HELSINKI, May 27 (Xinhua) -- The latest U.S. move to start an investigation into the automobile imports under the Section 232 of the Trade Expansion Act was against the spirit of free trade, said an American professor.
In an interview with Xinhua over the weekend, Carl Fey, professor of International Business at Aalto University in Helsinki, Finland and visiting professor at Chinese University of Hong Kong, said "clearly such a move is not in the spirit of free trade."
Fey said many leading U.S. companies were against the tariffs. "Leaders of American companies such as Apple, Best Buy, and General Electric and many others spoke out against the proposed tariffs."
As a large portion of the auto products in the U.S. market comes from Japan and Europe, the planned investigation fueled the international anger, which was caused by earlier decision to increase tax on imports of steel and aluminum products.
Elaborating on the attempt to raise tariffs on steel and aluminum products, Fey said there is a temptation to think it will help U.S. aluminum companies, but this view forgets that someone has to pay for those tariffs and that will among other people be the U.S. consumer.
Aluminum is used in many other products which are made in the United States and thus these products become more expensive and less competitive internationally resulting in the U.S. selling fewer such products.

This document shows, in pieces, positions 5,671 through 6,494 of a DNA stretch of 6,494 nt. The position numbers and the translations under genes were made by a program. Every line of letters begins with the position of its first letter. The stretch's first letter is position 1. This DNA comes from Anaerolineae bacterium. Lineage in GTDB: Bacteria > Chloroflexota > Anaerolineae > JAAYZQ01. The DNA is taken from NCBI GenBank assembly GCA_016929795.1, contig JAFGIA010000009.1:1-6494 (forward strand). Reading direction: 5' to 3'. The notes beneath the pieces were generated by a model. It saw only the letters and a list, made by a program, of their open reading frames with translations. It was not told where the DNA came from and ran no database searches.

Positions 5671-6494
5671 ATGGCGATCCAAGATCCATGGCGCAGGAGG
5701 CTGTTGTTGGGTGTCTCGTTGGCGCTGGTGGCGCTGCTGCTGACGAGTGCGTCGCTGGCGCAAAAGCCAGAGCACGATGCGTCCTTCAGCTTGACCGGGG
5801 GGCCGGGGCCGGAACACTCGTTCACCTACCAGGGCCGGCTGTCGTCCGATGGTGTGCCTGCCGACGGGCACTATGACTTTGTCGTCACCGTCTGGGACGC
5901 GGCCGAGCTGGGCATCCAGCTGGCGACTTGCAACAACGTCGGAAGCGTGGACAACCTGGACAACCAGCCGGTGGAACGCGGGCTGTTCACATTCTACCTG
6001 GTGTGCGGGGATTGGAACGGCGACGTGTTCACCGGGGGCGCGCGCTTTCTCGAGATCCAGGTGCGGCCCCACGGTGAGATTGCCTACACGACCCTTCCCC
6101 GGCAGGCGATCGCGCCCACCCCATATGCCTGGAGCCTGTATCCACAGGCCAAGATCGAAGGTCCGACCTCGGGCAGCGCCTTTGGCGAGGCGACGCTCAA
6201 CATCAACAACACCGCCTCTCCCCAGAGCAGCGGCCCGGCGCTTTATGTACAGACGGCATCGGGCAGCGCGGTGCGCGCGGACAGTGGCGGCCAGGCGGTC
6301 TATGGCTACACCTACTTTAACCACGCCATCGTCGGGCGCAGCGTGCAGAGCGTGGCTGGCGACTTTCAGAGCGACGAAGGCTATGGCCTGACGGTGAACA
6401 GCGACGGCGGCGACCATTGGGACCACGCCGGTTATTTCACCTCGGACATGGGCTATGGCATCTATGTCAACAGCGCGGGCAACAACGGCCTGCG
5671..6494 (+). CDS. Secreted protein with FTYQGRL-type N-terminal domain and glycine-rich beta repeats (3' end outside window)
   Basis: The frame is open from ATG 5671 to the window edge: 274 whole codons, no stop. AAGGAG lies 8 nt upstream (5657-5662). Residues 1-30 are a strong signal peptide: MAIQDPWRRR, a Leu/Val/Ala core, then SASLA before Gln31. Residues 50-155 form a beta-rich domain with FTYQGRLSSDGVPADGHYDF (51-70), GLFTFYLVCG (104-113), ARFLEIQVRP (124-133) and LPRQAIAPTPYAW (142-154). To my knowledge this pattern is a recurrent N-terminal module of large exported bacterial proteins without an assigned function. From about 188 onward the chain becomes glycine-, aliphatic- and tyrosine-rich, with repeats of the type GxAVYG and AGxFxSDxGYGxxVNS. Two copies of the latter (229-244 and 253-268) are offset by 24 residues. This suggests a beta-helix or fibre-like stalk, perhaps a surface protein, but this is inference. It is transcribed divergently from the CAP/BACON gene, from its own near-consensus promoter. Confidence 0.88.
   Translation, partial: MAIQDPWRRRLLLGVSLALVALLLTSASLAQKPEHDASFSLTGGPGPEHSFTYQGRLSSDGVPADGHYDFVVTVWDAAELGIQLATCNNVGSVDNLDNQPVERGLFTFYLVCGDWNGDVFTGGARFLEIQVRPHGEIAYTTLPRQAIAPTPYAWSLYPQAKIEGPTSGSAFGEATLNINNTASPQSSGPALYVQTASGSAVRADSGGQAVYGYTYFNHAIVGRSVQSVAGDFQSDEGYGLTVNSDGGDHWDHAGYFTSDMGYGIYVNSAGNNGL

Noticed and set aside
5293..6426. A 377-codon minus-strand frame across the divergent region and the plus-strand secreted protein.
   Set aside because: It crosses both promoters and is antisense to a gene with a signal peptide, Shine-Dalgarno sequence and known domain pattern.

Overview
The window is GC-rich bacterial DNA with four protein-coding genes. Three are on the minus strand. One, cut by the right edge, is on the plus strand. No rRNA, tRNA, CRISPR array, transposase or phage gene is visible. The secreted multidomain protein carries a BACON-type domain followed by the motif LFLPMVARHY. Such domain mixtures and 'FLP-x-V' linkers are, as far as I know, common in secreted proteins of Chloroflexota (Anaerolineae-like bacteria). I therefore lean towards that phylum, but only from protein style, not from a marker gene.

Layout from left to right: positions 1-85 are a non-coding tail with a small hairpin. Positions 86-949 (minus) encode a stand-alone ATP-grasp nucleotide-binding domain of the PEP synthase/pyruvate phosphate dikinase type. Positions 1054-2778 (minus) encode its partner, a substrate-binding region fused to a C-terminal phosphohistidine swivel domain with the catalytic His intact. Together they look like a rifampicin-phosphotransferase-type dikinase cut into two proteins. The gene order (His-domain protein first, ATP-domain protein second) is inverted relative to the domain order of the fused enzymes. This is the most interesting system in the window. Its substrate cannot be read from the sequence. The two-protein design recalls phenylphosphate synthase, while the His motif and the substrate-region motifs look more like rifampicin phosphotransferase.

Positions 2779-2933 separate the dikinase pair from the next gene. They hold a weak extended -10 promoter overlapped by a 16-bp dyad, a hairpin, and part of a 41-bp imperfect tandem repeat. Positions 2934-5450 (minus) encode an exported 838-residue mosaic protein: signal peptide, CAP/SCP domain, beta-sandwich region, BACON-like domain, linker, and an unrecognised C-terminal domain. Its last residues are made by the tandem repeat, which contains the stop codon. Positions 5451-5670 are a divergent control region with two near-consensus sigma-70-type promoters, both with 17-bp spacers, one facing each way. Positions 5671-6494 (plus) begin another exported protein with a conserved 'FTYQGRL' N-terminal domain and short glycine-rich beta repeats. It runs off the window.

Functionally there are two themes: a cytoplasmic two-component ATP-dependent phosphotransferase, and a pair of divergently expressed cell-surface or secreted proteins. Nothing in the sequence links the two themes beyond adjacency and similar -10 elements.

"Probably most importantly countries will not buy from us as much as they could," he explained.
Historically, the United States has been the leader in pushing for a liberal trade policy globally and has been in favor of multilateral trade agreements. "I hope the Trump administration will return to these important principles moving forward."
If the United States had used the national security as the justification for raising tariffs, other countries would do the same, Fey foresaw. "It would be a slippery slope," he said.
U.S. President Donald Trump said on Wednesday he had asked for an investigation into automobile imports under Section 232 of the Trade Expansion Act from 1962, which would allow the U.S. administration to impose tariffs on the grounds of national security.
It will look into imports of automobiles, including sport-utility vehicles, vans and light trucks, and automotive parts, said the Commerce Department statement.
European Commission Vice-President Jyrki Katainen said on Thursday that the action was "difficult to understand."